•NNPC blames striking tanker drivers, assures of adequate stock
•Govt earns N2.6b in eight weeks from price modulation
AS long queues returned to filling stations in Lagos, there is the growing anxiety that the shortage of Premium Motor Spirit (PMS) otherwise known as petrol may soon hit the nation .
The looming scarcity may have been compounded by a strike by members of the Petroleum Tanker Drivers (PTD) Association, Mobil Road, Apapa, Lagos who are protesting against what they called the unjust removal of the members of the Tunde Akinade-led executive of the association.
Meanwhile, about N2.6 billion has accrued to a special account in the Central Bank of Nigeria (CBN) since the petrol price modulation regime came into force on January 1, 2016.
The out-going Executive Secretary of the Petroleum Products Pricing Regulatory Agency (PPPRA), Farouk Ahmed, disclosed this in Abuja yesterday while handing over to the General Manager, Administration and Human Resources, Moses, Mbaba, who is the most senior officer in the agency
Long queues were particularly noticeable at filling stations in Surulere, Victoria Island, Lagos Island and Ikoyi, in Lagos metropolis.Reports have it that the queues have also started building up in Port Harcourt, Rivers State, Owerri, Imo and Abakaliki, Ebonyi.
But the Group General Manager, Group Public Affairs Division, Ohi Alegbe, while assuring that the midstream subsidiary of the Nigerian National Petroleum Corporation (NNPC), the Pipeline and Products Marketing Company (PPMC), had intervened in the dispute and that normalcy would soon be restored assured that there was sufficient stock of products in Lagos and across the country.He advised motorists not to resort to panic buying as the situation was under control.
The corporation reiterated its commitment to uninterrupted product supply to the general public in keeping with its mandate.The Manager, Public and Government Affairs of Mobil Oil Nigeria, Akin Fatunke, told The Guardian that there was never an issue between Mobil and PTD, but internal differences within the association.
The Guardian learnt that the chairman, secretary, financial secretary of the tanker drivers body were suddenly removed from their office on Monday and allegedly replaced with others after an election.
One of the members of the association, Mr Mohammed Katsina, disclosed that the constitution did not give room for an overthrow of the members of the executive.“The elected executive members must complete their tenure and there is no going back on our strike until their positions are restored,” he said.
Meanwhile, many marketers are unhappy over the fuel imports allocation quota issued by the PPPRA where the Nigerian National Petroleum Corporation (NNPC) was given 78 per cent with other marketers sharing the remaining 22 per cent.
This situation has created a huge deficit in the supply value chain, as depots are now largely used as throughput rather than product importation business.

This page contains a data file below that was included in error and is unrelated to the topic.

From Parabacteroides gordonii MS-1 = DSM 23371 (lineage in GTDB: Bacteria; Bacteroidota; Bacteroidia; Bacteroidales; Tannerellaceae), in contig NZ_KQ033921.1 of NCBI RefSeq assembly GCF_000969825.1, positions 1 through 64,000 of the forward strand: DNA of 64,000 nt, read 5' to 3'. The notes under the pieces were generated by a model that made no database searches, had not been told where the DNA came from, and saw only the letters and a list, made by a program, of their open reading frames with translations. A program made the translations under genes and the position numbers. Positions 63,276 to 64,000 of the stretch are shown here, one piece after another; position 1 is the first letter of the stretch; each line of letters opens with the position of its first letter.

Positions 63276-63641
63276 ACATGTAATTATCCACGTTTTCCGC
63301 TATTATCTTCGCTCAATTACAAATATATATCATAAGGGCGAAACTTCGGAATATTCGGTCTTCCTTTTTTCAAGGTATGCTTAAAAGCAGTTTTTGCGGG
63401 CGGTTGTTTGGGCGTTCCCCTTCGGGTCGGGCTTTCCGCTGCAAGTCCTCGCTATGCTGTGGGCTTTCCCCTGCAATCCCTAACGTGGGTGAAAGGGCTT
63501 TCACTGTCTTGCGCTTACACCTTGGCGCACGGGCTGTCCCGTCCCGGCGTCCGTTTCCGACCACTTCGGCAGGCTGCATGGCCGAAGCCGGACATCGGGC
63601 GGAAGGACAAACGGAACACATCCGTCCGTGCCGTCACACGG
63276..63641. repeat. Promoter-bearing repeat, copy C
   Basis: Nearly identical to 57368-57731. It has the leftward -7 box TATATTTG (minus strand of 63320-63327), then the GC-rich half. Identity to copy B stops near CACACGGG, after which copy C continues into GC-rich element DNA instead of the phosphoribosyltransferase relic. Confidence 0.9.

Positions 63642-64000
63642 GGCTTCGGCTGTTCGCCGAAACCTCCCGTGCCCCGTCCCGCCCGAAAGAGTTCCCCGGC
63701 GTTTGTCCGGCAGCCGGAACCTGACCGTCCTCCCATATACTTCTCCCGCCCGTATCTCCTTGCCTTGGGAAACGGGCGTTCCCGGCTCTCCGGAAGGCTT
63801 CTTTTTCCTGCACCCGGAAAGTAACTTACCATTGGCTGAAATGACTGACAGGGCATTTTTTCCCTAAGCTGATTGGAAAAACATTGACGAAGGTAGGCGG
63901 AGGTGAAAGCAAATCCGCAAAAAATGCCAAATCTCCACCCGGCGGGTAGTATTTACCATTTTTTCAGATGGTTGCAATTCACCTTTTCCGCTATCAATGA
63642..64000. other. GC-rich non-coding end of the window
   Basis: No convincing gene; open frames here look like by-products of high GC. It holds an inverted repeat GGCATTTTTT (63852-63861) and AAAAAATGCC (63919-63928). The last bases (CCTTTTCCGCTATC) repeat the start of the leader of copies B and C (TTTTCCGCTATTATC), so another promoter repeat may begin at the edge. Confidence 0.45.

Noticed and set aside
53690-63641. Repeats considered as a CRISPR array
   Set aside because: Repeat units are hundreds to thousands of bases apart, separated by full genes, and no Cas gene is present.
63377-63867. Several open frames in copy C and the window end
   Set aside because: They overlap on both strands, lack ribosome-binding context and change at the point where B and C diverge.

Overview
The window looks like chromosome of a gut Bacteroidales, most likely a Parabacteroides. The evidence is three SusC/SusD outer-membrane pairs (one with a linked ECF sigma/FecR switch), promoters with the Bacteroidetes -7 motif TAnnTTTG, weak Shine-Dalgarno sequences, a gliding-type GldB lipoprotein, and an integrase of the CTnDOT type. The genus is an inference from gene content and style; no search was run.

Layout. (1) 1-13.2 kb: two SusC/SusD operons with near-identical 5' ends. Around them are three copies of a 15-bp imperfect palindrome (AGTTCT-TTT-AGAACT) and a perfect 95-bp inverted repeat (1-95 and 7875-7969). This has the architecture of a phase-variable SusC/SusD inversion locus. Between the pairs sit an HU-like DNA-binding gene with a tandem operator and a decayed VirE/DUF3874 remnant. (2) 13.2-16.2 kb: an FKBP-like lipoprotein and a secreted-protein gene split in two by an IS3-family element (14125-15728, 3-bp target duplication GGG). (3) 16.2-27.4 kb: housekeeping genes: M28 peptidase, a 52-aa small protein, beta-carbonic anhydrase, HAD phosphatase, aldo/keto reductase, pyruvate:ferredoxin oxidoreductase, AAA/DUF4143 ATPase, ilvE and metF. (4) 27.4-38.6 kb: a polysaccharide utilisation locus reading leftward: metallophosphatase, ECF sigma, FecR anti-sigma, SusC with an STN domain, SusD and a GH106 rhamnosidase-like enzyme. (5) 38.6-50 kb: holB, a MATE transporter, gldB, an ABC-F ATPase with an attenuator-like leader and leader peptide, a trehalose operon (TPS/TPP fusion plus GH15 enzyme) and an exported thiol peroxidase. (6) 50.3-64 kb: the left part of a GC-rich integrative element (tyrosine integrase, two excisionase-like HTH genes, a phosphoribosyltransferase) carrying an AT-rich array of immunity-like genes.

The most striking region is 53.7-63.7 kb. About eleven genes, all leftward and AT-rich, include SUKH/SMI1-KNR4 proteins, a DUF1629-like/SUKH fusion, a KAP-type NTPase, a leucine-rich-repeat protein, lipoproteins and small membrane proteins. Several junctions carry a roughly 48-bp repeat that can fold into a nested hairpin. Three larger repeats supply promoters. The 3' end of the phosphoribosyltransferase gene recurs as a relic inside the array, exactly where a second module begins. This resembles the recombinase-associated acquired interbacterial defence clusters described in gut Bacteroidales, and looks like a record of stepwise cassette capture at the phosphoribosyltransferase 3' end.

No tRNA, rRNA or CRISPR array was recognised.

A fuel marketer, Ajayi Hassan told The Guardian yesterday that the product was scarcely available at the normal price at the depots, thereby forcing marketers to sell at higher price or adjust the pumps.
Hassan said: “There is scarcity of products. The NNPC is not importing enough, and we are not getting at normal price at the depots. The independent marketers have exhausted their stocks and we are all relying on NNPC. The main issue is that the NNPC often delay product supply after. They will ask you to pay but they will not give you product until after four months. How will I pay today and be waiting for the next four months before I can sell fuel?
“Many of the marketers have shut down their stations because they are not making profit at the official price. In fact, I have also shut down one of my stations and I am also planning to shut another one before month end.”
It was learnt that most of the independent and major marketers have imported and emptied their tanks, they are now waiting for next allocation.
The out-going PPRA boss Ahmed explained that the delay in handover was informed by the need to compile a comprehensive handover note for his successor in office in view of the price modulation regime that was still at the infancy stage.
He said: “As at the 12th February, 2016, because we verify based on what was imported, about N2.6billion has accrued to that account. The fund is still low because most of the cargoes arrived in December last year. The PPPRA has already communicated to the appropriate authorities that we are in the regime of over-recovery.”
He explained that so far, N8 had emerged the average figure for the year, saying, “indeed as at Tuesday close of market, the subsidy on petrol was N13.81 over-recovery.
“There is already an account with the Central Bank of Nigeria (CBN), which is managed by the Accountant General of the Federation where all over-recovery funds are deposited. So, there is no question about where does the money from over-recovery money goes into.”
According to him, all the money that goes into the over-recovery account will also be used to pay for the subsidy when the price of crude oil soars in the international market.